Nerd Guru

Because technical people need good soft skills to get ahead.

Monday, May 07, 2007

Are you ready for your performance review?

My old friend Bing gave me a heads up recently to an article over at that discusses preparing for your performance review. Although some of it is a bit harsh and I don't agree with it ("The performance review is the company's opportunity to prove to you, once again, that they own you."), there's some good advice in there to keep in mind for this important process. The performance evaluation usually forms the basis for raises, stock options, and promotional opportunities, so needless to say, having it go well is in your best interest. Stereotypically, as engineers we have trouble communicating things to management, but if there was one interaction the whole year you would want to have go well, this is it. Tackle it like any other problem, though, and increase your chances of earning those rewards.

Understand where your boss is coming from

I write about appreciating perspectives of others in this space all the time (the Steve Young and 1994 San Francisco 49ers and the scheduling exercise as the best examples) and the performance review is another instance of that. Be sure you know what your boss is going through when these things get filled out. Does everyone on your team get an evaluation at the same time or are they spread throughout the year? What kind of deadlines are in place? How easy or difficult is it to fill out the paperwork? Are there parameters that your boss has no control over, like percentage quotas over how many people get each of the different kinds of grades?

The answers to these questions have a big impact on the amount of time spent on and the end result of your individual evaluation. In many cases, this means your boss will reuse the materials you send regarding what you've accomplished because there isn't time to do it any other way. That puts extra importance on how you word what you send on, which is covered in more detail a bit later.

Regardless of how many are being filled out at once, it is unlikely that the other parts of your boss' job let up during the period that your performance evaluation is being written. As such, be extra patient while this process is going on. No doubt you want to get the best review possible, but even if you deserve it, asking over and over again about its status is like you being the little kid in the back seat asking repeatedly "Are we there yet?" Stay connected with the process, but don't cross the line into being annoying.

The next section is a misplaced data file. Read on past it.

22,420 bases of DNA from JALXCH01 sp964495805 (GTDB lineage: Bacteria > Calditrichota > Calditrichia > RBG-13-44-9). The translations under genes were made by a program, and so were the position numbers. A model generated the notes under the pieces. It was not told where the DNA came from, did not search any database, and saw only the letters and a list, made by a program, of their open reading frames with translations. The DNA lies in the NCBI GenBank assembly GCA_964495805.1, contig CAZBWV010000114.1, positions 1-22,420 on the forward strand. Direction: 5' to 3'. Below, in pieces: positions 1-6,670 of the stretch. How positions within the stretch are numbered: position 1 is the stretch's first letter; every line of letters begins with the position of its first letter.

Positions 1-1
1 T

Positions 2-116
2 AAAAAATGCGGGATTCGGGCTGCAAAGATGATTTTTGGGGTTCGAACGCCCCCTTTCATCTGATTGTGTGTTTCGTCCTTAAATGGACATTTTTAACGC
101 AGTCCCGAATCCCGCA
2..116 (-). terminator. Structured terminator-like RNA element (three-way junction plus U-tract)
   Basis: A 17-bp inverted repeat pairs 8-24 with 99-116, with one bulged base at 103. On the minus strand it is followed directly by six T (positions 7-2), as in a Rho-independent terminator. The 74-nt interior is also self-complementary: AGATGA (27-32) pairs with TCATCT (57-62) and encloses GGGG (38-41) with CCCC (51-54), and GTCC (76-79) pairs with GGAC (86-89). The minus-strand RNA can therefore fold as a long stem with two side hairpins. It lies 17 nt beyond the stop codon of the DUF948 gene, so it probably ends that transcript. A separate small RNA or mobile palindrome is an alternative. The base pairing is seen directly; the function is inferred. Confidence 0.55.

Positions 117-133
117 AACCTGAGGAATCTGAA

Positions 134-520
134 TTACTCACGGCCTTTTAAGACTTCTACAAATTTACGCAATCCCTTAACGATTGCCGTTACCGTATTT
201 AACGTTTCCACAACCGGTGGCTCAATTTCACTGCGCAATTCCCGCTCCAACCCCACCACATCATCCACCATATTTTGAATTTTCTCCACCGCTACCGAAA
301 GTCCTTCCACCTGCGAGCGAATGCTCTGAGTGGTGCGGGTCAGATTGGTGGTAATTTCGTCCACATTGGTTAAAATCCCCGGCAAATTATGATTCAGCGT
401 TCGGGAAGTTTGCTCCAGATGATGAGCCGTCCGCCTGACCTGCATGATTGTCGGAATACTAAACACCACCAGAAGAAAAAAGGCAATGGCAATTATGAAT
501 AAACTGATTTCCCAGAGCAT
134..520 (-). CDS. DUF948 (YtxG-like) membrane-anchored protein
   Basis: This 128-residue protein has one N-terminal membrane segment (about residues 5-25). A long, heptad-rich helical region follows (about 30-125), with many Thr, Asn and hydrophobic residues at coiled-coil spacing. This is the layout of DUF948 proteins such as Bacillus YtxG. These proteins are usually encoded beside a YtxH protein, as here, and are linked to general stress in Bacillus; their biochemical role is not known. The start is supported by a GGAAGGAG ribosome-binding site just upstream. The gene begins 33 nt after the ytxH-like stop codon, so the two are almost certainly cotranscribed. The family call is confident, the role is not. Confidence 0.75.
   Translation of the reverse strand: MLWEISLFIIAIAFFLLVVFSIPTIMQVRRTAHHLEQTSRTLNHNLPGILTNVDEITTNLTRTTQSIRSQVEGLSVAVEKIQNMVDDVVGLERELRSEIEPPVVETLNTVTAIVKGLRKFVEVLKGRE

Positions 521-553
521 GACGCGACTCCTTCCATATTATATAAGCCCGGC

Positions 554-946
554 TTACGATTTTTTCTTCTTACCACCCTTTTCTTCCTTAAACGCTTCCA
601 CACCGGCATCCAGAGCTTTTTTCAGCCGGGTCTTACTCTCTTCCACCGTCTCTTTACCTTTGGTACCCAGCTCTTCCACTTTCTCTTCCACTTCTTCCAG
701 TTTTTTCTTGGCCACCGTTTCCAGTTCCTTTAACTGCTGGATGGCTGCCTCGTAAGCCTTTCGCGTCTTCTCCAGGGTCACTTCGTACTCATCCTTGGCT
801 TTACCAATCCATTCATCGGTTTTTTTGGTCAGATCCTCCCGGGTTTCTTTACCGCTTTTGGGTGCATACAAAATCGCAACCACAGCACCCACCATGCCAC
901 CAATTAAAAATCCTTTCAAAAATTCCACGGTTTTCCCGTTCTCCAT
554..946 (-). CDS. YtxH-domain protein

Document your accomplishments

In my series on Making Yourself Easy to be Scheduled, there's a sizable section on how you can teach yourself better estimation through the recording of your daily tasks. When performance evaluation time runs around, the added benefit to that habit is that you have a list of what you worked on throughout the year readily available that you can build a list of accomplishments from.

As masochistic as it sounds, you almost have to think about preparing for your performance evaluation as an annual resume. While it doesn't have to be as formal as a resume, listing out your accomplishments using rules of resumes is a good idea. Use action verbs when describing each one, remember that numbers speak volumes, and point out leadership and teamwork examples whenever possible. Remember, you may find what you send to your boss appearing word for word on your evaluation for the time restrictions reasons discussed above, so be careful with them and have them reviewed by somebody you trust.

Be wary about what is recorded

Although not covered in the article that prompted this post, another thing to watch out for is what gets recorded on your evaluation for you to improve upon. Pay careful attention to how things are worded, as these things that were meant to help you grow may come back to haunt you later. Should your current boss share your evaluation with a potential future boss, something as generic as "Kobe needs to improve his teamwork" can be looked at pretty negatively, while something more specific like, "While Kobe is clearly our best contributor and his teammates have let him down in the past, he needs to learn to trust them because, try as he might, he cannot do it all himself" is just as constructive but includes positive sentiments as well.

Again, think of it as a resume, as it may be used as a reflection of your work when attempting to get your next job. Constructive feedback is a key part of any performance evaluation, but a misplaced word here or an ambiguous sentence there and you might get unintentionally branded in a worse light than you deserve.


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posted by Pete Johnson @ 12:01 AM   0 comments

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